I’ve been reading The Crimson Petal and the White by Michel Faber for a couple of days, and I made a reaaaaally slow progress because I got so easily distracted.
And, God, I miss blogging.
Anyways, I love Michel Faber. I mean, I never even heard his name before I read this (or perhaps I have heard? And it’s only my poor memory made me forgot that I’ve even heard his name or read his other masterpieces?), and the first time I opened the book (after I bought the book looooong-long time ago), read the first page, the first sentence struck me already:
Watch your step.
That’s it. That’s all. That’s exactly the very first sentence that I quote from the book. At first, I thought, “What kind of opening is this, seriously?” It seems like a bad joke to me. But after I continued reading, it struck me more and more.
I love the way he played with words. Really.
I’m not an expert in literature, nor that I’m a literature addict. I juz love reading and I love to read how words can be combined with other words beautifully. It’s just like decorating your own house or your room–or anything that you like most!
After I move on to Part 2, I began to like him even more. I haven’t able to figure out where this story would lead to, but some opinions he put inside the book through the character really made me laugh.
Ironic. Sarcasm. Yet so true to me and real. And wonderfully arranged in sentences which would never seem enough for me to quote them here.
What would God, or the Force of Nature, or whatever is supposed to be holding the Universe together, possibly have in mind, by making it so difficult to be clean inside? What, in the grand scheme of things, is so uniquely precious about piss, shit or the makings of another pompous little man, that it should be permitted to cling to her innards so tenaciously?
‘God damn God,’ she whispers, tensing and untensing her pelvic muscles, ‘and all His horrible filthy creation.’
–Sugar, p. 133-134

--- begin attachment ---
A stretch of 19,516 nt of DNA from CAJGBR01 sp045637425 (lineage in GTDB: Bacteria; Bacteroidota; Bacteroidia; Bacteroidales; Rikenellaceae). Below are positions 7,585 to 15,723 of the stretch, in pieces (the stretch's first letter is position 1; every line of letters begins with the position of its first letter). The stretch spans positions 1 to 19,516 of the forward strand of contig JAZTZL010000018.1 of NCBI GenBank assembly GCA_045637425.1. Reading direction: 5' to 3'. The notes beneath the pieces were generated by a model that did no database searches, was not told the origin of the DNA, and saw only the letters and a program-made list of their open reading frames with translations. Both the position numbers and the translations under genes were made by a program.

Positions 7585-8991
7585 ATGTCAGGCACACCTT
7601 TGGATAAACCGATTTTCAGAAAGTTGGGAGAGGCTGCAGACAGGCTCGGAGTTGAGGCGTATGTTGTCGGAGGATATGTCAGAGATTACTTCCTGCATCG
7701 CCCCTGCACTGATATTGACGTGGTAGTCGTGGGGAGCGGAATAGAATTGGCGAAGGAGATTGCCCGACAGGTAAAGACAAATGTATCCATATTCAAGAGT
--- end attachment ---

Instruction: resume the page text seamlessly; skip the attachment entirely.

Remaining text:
‘Well,’ she sigh, ‘If only it could be resolved once and for all where we come from: from Adam, or from Mr. Darwin’s apes.’ — Mrs. Fox, p. 192
‘…”I know all about it, miss,” they say. “We’re to choose who was our grandparents: two monkeys or two naked innocents in the garden.” And they laugh, for both strike them as equally ridiculous.’ — Mrs. Fox, p. 192
Maybe I’m exaggerating. As soon as I finished reading the book someday (and I dunno when will that’ someday’ come), perhaps I’d regret posting this, and feelin how ridiculous I have been.
But let’s put those thoughts aside for now.
Let’s assume that I’m so into Michel Faber’s words right now.
Let’s assume how I become so in love with the way Michel Faber arranged the words and the sentences.
Oops, I forgot another part that I love. One of my fave one:
Sugar leans her chins against the knuckles of the hand that holds the pen. Glistening on the page between her silk-shrouded elbows lies an unfinished sentence. The heroine of her novel has just slashed the throat of a man. The problem is how, precisely, the blood will flow. Flow is too gentle a word; spill implies carelessness; spurt is out of the question because she has used the word already, in another context, a few lines earlier. Pour out implies that the man has some control over the matter, which he most emphatically doesn’t; leak is too feeble for the savagery of the injury she has inflicted upon him. …
Spew, she writes, having finally been given, by tardy Providence, the needful word. …
Only a word! A single word; where one of the lead character, a prostitute named Sugar, who turns out to be intelligent, and was writing a novel, was trying to pick the right word! Michel Faber put it in a quite long 2-3 paragraphs.
Maybe I was exaggerating.
But seriously, I love it.